If you were drowning in a flood, would you turn down the help of rescuers in a rowboat because you prefer to be rescued by a huge Coast Guard vessel? No, you would be very happy the rowboat was there to save you.

Are these examples absurd? No, because this is the same thinking people display when they do not get any long-term care insurance policy because they cannot afford a huge policy.

Remember, most women ultimately need long-term care. Without long-term care insurance they risk using up all their own money and going broke.

In past years, some respected financial and consumer resources have given the terrible advice that people should wait to apply for long-term care insurance until they get a serious condition or turn 65. This is equivalent to suggesting that people wait until their home catches on fire before they try to get homeowner insurance or suggesting people wait until they get terminally ill before trying to get life insurance. One couple I met relied upon flawed advice and put off getting long-term care insurance until they turned 65. Unfortunately, the husband had a stroke before turning 65 and his application was denied.

There are exciting new products coming out from insurance companies that provide additional ways to address long term care costs. New life insurance policies are available that include a long-term care benefit. You can definitely get your money’s worth with one of these new “hybrid” policies.

To find Long Term Care insurance click here.

Does Health Insurance cover long-term care?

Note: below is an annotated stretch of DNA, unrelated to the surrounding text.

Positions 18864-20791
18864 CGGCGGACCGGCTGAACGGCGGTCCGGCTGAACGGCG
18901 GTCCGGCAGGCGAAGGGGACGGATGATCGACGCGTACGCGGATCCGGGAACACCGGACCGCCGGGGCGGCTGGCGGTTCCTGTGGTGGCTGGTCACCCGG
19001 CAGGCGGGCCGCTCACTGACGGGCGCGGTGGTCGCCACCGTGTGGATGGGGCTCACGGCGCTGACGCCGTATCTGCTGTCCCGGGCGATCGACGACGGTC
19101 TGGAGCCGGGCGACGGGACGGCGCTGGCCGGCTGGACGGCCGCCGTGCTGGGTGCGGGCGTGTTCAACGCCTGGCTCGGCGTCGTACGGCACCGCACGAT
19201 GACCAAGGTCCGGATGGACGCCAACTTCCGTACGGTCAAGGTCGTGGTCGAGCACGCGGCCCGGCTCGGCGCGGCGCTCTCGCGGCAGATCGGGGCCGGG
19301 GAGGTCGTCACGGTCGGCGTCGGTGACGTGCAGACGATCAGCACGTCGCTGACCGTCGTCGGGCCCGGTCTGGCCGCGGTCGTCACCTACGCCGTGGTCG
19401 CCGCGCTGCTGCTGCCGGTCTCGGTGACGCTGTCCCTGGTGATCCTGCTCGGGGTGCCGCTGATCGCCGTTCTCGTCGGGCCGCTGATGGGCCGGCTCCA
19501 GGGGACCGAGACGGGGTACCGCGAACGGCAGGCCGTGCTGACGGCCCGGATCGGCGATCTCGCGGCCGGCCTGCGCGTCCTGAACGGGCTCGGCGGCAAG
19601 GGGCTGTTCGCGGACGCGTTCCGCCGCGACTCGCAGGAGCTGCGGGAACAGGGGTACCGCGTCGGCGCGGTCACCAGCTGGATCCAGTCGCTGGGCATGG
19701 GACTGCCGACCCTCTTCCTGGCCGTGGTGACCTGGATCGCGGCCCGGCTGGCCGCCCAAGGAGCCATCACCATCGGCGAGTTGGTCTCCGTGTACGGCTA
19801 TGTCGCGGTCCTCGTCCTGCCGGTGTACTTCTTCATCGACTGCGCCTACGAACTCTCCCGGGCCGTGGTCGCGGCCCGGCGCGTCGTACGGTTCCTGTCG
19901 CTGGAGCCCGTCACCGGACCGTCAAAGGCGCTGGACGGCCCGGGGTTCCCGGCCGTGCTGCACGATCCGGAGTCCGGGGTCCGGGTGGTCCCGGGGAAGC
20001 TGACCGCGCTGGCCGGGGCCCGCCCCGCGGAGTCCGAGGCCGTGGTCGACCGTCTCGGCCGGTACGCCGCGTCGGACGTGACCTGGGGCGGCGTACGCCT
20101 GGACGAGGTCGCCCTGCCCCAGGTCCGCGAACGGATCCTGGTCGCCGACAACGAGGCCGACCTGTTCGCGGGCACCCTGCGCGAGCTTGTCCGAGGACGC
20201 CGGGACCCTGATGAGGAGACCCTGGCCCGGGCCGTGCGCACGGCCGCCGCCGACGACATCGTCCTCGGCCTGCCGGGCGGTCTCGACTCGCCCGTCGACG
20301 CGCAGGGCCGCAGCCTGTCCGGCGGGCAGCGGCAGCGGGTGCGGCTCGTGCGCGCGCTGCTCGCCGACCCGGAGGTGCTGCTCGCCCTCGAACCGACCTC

Health insurance does not cover long-term care.

Health insurance pays to cure us (skilled care) with care provided by someone with a license: physicians, nurses, physical therapists, respiratory therapists, x-ray technicians and pharmacists.

Since most long term care is unskilled care or custodial care, health insurance does not cover it. The “exclusions” section in your health insurance policy contains the actual wording showing the policy does not cover long-term care. Here are examples of actual wording from health insurance policies excluding long-term care:

  • “Exclusions: Custodial care”
  • “Medical care not covered: Custodial Care or Rest Cures.”
  • “Exclusions: Custodial care, except for covered hospice care.”

Example

1) Susan, a 45-year-old law firm administrator, goes skiing and hits a tree breaking both legs and her right arm. Her health insurance pays for:

  • Ambulance from ski resort to hospital
  • MRI
  • Hospital bed for four days
  • Surgeon and Anesthesiologist
  • Titanium plates and screws that are inserted into broken limbs
  • Body cast
  • Ambulance from hospital to Betty’s home

So far, so good! Her health insurance covers $320,000 worth of bills.

She is sent home from the hospital in body cast. An hour after getting home, she has to use the bathroom – a real problem when you are in a body cast and are home alone. Using her one good arm, she calls her health insurance carrier and asks them to send someone into her home and help her. She learns that help at home with the Activities of Daily Living is not covered by health insurance because it is unskilled care or custodial care. Susan ends up paying out of her own pocket for someone to come to her house each day and help her for the six months she is in the body cast.